*Carroll Gardens Patch covers our upcoming flower sales at Brooklyn Farmacy and Soda Fountain: Check out the article here!
*A flower farm update from flower apprentice Chelsea Newson:
The past couple weeks—especially this past Wednesday, at the farm’s first Farmer’s Market—have made me so excited to be a flower apprentice. I have very little previous gardening experience, so it’s wonderful to be able to say that I’ve already learned so much about growing flowers, from how to make an organic insecticide (using water, vodka, natural soap, and garlic oil) to how to encourage more productive flower growth by “pinching” young plants to produce off-shoot growth. It was so exciting and inspiring to see how quickly our flowers sold at the market last week and how happy they made our customers (the cosmos and larkspur bouquets were my favorite), and now I’m all the more eager to keep growing more flowers and making more bouquets. I’m looking forward to harvesting new varieties and focusing in on a couple varieties that I will “specialize” in and research on my own, and also hope to learn more about soil identification, health, and care.
*A word from flower farmer Molly Culver:
At the Youth Farm, we’re breaking into new ground on a weekly basis! While we are growing several beds of flowers on the main “field” of the Youth Farm along Kingston Street, the majority of our flowers are being planted in a smaller, 2,500 sq. ft. area on the Wingate Campus along Rutland Street.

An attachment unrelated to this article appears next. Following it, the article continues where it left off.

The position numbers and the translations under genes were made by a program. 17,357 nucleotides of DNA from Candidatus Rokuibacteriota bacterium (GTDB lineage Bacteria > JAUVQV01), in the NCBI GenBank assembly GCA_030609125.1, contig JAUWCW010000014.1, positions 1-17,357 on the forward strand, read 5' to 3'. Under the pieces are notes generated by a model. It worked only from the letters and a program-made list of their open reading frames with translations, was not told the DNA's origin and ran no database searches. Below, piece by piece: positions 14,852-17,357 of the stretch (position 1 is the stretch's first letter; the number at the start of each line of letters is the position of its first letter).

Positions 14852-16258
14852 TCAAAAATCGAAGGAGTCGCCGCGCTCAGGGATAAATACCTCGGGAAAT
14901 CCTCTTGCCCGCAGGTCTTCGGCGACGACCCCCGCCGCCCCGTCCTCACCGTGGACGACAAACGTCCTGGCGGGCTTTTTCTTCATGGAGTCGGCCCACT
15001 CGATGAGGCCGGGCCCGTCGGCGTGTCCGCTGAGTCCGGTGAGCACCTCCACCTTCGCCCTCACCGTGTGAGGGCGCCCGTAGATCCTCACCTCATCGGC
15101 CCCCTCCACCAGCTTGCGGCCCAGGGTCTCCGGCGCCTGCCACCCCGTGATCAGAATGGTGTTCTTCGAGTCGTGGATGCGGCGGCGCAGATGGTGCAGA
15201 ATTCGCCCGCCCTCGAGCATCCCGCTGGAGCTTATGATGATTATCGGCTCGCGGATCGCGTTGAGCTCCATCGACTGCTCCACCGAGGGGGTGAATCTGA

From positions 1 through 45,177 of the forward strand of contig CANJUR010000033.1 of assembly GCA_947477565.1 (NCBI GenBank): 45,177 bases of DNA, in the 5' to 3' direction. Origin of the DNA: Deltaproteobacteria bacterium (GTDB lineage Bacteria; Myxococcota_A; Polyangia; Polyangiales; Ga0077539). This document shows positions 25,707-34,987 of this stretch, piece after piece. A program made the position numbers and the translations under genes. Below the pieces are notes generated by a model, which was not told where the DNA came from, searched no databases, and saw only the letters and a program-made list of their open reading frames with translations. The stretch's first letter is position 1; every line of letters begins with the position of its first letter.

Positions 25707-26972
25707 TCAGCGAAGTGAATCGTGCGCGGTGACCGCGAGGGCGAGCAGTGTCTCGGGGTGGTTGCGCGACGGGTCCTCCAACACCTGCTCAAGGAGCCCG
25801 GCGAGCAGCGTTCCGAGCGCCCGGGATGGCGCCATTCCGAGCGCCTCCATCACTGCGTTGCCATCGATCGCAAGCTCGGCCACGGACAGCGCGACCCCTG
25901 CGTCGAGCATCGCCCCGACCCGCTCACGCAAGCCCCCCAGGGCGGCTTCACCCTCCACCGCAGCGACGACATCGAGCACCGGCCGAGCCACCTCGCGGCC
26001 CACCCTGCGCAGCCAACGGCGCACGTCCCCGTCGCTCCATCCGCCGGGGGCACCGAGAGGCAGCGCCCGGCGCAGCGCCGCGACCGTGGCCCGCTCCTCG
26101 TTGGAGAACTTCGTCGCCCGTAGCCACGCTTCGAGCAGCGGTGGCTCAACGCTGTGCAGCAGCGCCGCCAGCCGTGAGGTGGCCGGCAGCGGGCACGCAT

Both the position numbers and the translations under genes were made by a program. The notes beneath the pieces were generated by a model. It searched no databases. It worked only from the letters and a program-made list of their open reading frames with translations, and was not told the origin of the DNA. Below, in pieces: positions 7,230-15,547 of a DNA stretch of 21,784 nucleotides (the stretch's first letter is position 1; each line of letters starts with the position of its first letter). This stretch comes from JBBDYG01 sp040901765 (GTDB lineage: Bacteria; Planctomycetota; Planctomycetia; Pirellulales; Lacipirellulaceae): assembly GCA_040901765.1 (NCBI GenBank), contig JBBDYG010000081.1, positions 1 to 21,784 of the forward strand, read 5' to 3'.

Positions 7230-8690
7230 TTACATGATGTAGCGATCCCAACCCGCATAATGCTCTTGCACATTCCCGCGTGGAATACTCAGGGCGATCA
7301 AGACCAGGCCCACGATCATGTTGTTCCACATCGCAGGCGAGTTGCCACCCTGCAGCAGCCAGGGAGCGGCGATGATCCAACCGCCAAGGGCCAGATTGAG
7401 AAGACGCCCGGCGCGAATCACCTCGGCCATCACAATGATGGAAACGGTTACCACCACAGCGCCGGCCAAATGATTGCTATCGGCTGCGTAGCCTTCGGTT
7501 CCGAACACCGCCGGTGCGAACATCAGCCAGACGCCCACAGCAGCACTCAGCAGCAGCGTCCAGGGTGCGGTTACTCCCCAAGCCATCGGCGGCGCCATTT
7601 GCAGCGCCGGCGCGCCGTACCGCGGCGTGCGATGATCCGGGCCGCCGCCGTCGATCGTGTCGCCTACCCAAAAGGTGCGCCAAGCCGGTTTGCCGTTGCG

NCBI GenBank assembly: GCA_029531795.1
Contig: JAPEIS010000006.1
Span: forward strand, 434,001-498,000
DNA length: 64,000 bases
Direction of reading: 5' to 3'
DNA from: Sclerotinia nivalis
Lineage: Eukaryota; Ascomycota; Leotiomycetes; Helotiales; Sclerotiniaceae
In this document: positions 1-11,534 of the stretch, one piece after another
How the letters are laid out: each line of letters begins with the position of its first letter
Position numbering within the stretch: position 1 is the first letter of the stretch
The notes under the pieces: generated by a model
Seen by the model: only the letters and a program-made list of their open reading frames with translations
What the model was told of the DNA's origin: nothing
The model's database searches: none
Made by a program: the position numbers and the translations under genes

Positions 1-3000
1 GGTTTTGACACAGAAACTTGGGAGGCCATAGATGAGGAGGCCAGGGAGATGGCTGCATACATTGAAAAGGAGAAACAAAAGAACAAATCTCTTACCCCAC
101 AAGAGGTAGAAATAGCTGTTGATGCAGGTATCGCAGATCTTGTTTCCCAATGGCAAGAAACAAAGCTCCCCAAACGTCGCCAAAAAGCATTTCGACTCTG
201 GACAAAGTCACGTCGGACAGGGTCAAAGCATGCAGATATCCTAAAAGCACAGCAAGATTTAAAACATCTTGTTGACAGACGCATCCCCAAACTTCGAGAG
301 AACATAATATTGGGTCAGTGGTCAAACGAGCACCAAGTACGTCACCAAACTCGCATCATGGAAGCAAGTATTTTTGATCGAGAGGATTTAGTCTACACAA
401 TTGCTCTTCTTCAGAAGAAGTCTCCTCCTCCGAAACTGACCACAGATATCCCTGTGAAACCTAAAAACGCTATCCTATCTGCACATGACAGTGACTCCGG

At the moment, we are doing a lot of intensive sod-to-garden bed conversion work by hand, using garden digging forks, spades and rakes. Flower apprentice Ethan Gallagher and I have been making roughly one more 4’x50’ bed every Tuesday (see photo above). The constant wave of new flower seedlings in our cold frames urge us along in our work, as they will soon need more space to spread their roots.
This past week was exciting as flower apprentices Chelsea Newson, Paola Sanchez, Whitney Richardson and I harvested our first Sunflowers (see a photo of a ProCut Orange "Sunny" above), Zinnias, Cosmos, Larkspur, and Calendula for our first market. We can’t wait to cut more this week.
There is a constant flow of work around this time of year -- from digging new beds, to weeding recently planted ones, fertilizing young transplants with fish emulsion (a rich source of Nitrogen that aids in early vegetative growth), trellising maturing flowers and now harvesting, we've got our hands full. I'm delighted to be working with such a hard-working and impassioned group of adult apprentices. The work of growing and maintaining this small, but intensively-planted flower farm would be very difficult without them. I also look forward to the imminent arrival of our troupe of Summer Youth, all students from the High School for Public Service.
Stay tuned for more next week!